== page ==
Bangladesh power cuts may last two more weeks on fuel shortages
DHAKA, June 5 (Reuters) - Bangladesh could face power cuts for two more weeks, its power minister said late on Sunday, as higher electricity consumption because of rising temperatures has caused a fuel shortfall for generation plants.
Bangladesh has suffered under severe power shortages since April as a searing heatwave spiked demand for electricity and then a deadly cyclone cut off supplies of natural gas to fuel plants. The country has also curtailed imports of liquefied natural gas (LNG), its main power generation fuel, after record high prices in the second half of 2022 made the fuel too expensive.
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"This condition may remain for another two weeks," Nasrul Hamid, minister of state for power, energy and mineral resources told reporters.
"This problem is happening because we are not able to ensure an adequate supply of coal and gas," Hamid said.
The power losses threaten Bangladesh's crucial apparel sector that accounts for more than 80% of its exports and supplies retailers such as Walmart, Gap Inc, H&M , VF Corp, Zara and American Eagle Outfitters .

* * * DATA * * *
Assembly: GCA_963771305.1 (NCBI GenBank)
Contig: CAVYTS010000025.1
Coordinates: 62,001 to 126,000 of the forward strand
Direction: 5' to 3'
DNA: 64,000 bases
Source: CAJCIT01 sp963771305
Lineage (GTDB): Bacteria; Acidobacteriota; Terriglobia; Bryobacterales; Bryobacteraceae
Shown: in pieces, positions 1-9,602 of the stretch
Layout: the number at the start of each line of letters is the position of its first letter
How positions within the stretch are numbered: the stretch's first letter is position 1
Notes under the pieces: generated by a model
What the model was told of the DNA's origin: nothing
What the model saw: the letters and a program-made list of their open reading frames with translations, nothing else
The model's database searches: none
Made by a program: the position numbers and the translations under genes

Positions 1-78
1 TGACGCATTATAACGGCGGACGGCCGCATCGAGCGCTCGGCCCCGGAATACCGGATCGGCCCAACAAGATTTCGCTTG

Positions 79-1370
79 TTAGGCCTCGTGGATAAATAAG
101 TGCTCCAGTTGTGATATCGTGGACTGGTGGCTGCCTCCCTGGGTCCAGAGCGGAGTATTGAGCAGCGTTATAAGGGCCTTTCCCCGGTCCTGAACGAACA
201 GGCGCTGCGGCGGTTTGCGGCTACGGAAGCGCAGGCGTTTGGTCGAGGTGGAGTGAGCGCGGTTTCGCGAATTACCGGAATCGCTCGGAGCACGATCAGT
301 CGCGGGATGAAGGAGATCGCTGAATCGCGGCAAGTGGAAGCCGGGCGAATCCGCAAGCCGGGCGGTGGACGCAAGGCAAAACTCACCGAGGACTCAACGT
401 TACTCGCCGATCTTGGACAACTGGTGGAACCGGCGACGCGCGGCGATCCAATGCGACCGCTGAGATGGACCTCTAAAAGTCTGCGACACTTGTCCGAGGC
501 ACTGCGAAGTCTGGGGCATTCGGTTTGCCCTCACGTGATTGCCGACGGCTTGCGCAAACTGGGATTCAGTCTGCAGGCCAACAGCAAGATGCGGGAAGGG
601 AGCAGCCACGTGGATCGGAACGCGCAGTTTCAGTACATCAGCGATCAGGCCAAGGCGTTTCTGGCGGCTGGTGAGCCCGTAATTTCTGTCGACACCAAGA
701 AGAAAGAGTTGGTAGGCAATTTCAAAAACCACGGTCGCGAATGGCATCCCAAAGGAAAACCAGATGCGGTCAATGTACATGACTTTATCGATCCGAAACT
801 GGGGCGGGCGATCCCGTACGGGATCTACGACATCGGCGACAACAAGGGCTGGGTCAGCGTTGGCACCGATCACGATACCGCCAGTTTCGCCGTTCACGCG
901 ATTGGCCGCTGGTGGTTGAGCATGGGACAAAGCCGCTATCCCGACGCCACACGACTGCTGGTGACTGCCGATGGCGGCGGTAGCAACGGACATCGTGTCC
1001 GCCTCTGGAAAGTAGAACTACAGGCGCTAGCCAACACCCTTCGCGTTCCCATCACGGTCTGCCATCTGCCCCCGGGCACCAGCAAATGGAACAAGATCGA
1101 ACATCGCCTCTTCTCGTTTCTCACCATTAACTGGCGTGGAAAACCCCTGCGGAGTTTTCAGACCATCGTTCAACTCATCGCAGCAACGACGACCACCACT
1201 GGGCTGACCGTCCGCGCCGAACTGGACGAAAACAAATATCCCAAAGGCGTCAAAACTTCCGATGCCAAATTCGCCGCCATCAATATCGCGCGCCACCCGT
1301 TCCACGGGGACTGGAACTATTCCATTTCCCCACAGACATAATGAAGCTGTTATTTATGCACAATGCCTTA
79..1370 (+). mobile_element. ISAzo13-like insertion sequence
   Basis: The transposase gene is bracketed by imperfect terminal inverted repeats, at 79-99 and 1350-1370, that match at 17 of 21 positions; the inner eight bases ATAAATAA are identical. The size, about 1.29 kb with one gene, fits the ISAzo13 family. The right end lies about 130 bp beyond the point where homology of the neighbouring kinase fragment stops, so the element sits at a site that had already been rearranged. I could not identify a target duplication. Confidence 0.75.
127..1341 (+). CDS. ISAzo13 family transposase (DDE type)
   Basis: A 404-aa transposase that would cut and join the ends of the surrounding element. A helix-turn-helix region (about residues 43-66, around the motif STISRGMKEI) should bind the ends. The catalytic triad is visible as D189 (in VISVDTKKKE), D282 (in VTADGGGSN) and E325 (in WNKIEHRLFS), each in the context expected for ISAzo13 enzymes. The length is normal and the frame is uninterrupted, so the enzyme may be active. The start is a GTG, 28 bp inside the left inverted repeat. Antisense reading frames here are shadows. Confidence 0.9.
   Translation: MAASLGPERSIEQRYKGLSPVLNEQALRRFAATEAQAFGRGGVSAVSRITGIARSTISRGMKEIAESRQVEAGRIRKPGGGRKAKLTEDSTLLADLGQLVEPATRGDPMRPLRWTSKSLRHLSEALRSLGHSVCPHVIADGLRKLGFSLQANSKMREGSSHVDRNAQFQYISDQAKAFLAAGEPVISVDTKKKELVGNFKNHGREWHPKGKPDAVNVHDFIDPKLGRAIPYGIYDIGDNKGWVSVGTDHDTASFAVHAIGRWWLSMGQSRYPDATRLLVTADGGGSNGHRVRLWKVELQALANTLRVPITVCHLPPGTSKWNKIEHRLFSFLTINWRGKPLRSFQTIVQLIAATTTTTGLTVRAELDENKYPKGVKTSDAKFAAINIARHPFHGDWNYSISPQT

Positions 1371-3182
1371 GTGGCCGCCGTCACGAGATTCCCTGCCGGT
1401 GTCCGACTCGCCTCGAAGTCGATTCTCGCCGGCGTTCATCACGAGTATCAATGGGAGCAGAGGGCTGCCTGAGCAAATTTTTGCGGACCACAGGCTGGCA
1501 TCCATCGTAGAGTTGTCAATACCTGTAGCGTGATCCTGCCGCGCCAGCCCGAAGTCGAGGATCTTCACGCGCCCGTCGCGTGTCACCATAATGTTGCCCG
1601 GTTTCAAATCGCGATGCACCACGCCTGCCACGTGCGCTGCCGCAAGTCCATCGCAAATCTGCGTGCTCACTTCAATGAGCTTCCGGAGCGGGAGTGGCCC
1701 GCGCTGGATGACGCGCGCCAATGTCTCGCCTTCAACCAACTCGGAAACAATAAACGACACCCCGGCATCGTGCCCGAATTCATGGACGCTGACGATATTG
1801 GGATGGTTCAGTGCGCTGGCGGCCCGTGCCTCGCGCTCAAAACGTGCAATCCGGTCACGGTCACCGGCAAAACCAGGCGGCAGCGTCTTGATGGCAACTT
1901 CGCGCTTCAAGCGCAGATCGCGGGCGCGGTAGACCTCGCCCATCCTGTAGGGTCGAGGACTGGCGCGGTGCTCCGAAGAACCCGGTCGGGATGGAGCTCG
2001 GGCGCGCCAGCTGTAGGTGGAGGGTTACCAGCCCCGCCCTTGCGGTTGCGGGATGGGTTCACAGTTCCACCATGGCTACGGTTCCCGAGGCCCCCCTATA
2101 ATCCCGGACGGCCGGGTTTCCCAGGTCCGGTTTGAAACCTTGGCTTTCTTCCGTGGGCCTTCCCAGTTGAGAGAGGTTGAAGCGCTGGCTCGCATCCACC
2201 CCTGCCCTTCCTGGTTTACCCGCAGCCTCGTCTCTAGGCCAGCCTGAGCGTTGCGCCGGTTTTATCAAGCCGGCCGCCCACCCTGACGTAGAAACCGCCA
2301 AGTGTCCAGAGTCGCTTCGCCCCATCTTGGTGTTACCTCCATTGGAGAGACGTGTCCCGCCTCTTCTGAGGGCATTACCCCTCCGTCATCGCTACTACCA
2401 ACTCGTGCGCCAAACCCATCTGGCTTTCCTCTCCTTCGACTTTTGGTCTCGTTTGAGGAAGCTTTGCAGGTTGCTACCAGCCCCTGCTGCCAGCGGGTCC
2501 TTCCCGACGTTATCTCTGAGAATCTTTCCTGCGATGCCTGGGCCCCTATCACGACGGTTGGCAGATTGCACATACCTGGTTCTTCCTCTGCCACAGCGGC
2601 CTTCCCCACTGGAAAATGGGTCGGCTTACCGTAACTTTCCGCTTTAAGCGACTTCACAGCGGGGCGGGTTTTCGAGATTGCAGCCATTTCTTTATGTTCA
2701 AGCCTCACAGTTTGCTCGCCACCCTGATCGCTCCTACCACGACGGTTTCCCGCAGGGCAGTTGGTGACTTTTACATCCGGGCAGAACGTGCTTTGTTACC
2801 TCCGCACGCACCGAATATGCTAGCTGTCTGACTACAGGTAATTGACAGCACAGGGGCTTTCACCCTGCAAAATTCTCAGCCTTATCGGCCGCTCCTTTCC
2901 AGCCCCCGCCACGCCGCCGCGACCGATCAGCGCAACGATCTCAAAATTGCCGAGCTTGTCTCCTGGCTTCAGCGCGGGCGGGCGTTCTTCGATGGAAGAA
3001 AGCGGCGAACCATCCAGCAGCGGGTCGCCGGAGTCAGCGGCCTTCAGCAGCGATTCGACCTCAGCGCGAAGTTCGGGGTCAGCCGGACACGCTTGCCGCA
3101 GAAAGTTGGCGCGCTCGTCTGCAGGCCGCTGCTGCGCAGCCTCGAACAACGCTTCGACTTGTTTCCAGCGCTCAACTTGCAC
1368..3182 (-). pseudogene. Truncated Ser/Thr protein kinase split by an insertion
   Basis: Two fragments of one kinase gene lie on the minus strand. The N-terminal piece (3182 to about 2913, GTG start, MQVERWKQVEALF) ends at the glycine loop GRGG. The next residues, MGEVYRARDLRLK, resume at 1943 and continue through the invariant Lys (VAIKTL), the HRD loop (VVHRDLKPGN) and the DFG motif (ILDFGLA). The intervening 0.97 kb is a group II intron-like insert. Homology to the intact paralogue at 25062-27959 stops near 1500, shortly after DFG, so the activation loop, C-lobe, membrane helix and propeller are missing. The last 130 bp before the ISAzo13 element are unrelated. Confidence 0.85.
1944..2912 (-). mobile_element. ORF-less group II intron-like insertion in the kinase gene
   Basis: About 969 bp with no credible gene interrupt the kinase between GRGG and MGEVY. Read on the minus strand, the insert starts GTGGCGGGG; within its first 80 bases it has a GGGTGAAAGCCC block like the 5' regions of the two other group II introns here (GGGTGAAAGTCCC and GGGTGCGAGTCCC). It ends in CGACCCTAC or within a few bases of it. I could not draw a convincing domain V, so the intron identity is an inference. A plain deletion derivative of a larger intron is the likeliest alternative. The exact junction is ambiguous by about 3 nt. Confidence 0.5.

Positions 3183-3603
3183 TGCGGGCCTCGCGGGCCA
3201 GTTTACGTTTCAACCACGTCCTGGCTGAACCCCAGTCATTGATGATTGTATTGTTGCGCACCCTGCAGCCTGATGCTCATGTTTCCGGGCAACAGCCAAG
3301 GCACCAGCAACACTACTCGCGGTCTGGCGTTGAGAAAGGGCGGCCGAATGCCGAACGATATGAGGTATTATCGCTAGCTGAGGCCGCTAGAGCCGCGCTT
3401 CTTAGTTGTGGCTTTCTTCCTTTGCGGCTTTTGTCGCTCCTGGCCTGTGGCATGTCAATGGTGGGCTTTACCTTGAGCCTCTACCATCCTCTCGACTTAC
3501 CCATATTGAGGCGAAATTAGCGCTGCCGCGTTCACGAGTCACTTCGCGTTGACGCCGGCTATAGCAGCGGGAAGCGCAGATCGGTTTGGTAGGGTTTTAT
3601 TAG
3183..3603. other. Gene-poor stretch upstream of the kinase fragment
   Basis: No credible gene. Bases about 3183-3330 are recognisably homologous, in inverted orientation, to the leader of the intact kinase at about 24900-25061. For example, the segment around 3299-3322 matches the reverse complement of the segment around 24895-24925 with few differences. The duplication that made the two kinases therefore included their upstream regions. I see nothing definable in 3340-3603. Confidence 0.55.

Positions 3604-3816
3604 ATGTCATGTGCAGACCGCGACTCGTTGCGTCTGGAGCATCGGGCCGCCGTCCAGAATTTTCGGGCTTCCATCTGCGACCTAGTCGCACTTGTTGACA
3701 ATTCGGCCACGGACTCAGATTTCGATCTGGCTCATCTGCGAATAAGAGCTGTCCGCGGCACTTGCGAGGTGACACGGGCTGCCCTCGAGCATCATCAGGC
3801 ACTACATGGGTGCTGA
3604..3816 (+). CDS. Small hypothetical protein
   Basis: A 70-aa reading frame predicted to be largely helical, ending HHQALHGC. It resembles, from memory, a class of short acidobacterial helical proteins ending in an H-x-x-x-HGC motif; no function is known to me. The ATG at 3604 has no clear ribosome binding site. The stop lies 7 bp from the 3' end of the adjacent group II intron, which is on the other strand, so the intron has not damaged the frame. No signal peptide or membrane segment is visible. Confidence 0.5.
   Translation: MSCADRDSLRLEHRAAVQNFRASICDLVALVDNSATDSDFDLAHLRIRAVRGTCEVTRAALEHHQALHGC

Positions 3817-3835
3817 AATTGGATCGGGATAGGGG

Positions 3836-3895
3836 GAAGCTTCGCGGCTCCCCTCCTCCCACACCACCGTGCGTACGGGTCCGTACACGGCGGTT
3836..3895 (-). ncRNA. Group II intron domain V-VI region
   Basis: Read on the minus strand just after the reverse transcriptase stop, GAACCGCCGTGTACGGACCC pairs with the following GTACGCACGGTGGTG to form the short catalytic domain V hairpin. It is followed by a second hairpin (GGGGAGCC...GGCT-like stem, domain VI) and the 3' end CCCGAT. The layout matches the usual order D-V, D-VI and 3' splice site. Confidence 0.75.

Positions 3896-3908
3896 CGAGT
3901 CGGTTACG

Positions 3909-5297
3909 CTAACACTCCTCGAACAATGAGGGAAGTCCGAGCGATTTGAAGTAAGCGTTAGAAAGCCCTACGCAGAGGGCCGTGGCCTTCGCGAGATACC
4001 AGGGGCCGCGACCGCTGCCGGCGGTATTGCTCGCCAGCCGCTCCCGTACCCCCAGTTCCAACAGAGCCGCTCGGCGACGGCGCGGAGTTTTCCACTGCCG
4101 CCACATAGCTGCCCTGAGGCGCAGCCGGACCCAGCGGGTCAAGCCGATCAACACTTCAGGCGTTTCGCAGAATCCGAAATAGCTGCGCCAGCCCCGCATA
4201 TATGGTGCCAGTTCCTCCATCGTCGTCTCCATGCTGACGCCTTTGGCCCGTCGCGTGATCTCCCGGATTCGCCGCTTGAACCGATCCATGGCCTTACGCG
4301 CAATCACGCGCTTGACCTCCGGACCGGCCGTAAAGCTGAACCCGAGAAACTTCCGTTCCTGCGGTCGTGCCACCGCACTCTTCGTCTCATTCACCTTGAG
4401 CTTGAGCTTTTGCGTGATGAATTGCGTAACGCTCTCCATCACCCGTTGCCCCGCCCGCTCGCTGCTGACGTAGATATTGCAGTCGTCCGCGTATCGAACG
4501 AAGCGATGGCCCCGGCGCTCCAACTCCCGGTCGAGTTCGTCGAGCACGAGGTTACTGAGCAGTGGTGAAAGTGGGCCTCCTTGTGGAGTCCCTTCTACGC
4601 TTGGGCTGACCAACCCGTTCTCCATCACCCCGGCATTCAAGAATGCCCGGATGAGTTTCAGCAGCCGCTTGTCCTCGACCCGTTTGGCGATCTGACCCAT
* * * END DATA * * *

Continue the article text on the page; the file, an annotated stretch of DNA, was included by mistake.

The loss of those exports will exacerbate issues around its dollar reserves, which have plunged by nearly a third in the 12 months to end of April to a seven-year low, and limited its ability to pay for fuel imports.
Hamid said the country's power sector officials had been working to avert fuel shortfalls over the last two months, but higher consumption was making the task harder.
An impending shutdown of a key coal-fired power unit from Tuesday because of a fuel shortage over the next few days could further worsen the situation, a senior official from the power ministry said.
"Only rain can give us some relief as power demand decreases when it rains," said the official, who declined to be identified as he is not authorized to speak to the media.
The frequent power cuts have also drawn criticism from opposition parties.
"The entire country is almost without electricity. People are getting sick in extreme heat," said Ruhul Kabir Rizvi, a senior leader of the main opposition Bangladesh Nationalist Party. (Writing by Sudarshan Varadhan; Editing by Christian Schmollinger)